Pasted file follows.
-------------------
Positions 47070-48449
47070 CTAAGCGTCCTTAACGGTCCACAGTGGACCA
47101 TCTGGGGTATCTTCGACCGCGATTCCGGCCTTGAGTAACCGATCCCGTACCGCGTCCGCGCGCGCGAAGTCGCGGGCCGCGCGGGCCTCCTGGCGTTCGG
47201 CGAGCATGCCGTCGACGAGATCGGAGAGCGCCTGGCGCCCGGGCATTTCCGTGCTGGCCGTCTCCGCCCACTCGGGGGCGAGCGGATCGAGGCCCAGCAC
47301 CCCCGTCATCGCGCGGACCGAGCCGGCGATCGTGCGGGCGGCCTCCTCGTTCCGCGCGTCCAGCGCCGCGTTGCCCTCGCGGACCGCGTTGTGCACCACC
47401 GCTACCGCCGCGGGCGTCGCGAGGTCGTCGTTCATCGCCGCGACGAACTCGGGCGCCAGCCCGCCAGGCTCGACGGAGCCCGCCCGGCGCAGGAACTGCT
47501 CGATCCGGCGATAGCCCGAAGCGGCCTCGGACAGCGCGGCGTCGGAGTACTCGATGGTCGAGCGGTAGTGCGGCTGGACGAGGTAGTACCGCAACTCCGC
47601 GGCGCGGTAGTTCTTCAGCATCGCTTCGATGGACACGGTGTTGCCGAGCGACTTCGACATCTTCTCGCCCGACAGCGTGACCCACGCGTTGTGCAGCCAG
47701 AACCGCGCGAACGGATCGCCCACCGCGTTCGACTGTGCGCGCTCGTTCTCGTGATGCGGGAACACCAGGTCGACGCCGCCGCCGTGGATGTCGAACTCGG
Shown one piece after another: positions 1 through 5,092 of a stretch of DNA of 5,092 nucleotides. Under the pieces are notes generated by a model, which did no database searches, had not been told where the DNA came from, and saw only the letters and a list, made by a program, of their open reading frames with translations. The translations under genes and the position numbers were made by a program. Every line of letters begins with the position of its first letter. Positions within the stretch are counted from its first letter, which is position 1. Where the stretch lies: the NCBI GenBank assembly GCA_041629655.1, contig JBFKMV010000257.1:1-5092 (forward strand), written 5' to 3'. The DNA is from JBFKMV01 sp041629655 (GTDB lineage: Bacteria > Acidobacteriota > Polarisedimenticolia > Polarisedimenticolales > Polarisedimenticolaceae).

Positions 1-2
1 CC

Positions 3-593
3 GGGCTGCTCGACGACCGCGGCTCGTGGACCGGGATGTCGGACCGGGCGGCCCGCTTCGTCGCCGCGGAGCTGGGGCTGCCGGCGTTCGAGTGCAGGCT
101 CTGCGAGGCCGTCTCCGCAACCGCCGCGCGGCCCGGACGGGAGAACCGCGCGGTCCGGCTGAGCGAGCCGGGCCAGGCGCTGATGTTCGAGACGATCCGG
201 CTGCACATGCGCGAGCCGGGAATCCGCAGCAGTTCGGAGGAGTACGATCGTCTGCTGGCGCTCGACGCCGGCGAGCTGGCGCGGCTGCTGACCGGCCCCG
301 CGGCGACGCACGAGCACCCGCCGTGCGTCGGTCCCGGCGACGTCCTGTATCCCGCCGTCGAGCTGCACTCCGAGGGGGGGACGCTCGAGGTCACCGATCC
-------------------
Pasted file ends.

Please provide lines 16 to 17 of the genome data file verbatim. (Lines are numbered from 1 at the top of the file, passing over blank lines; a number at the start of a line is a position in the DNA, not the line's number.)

201 CTGCACATGCGCGAGCCGGGAATCCGCAGCAGTTCGGAGGAGTACGATCGTCTGCTGGCGCTCGACGCCGGCGAGCTGGCGCGGCTGCTGACCGGCCCCG
301 CGGCGACGCACGAGCACCCGCCGTGCGTCGGTCCCGGCGACGTCCTGTATCCCGCCGTCGAGCTGCACTCCGAGGGGGGGACGCTCGAGGTCACCGATCC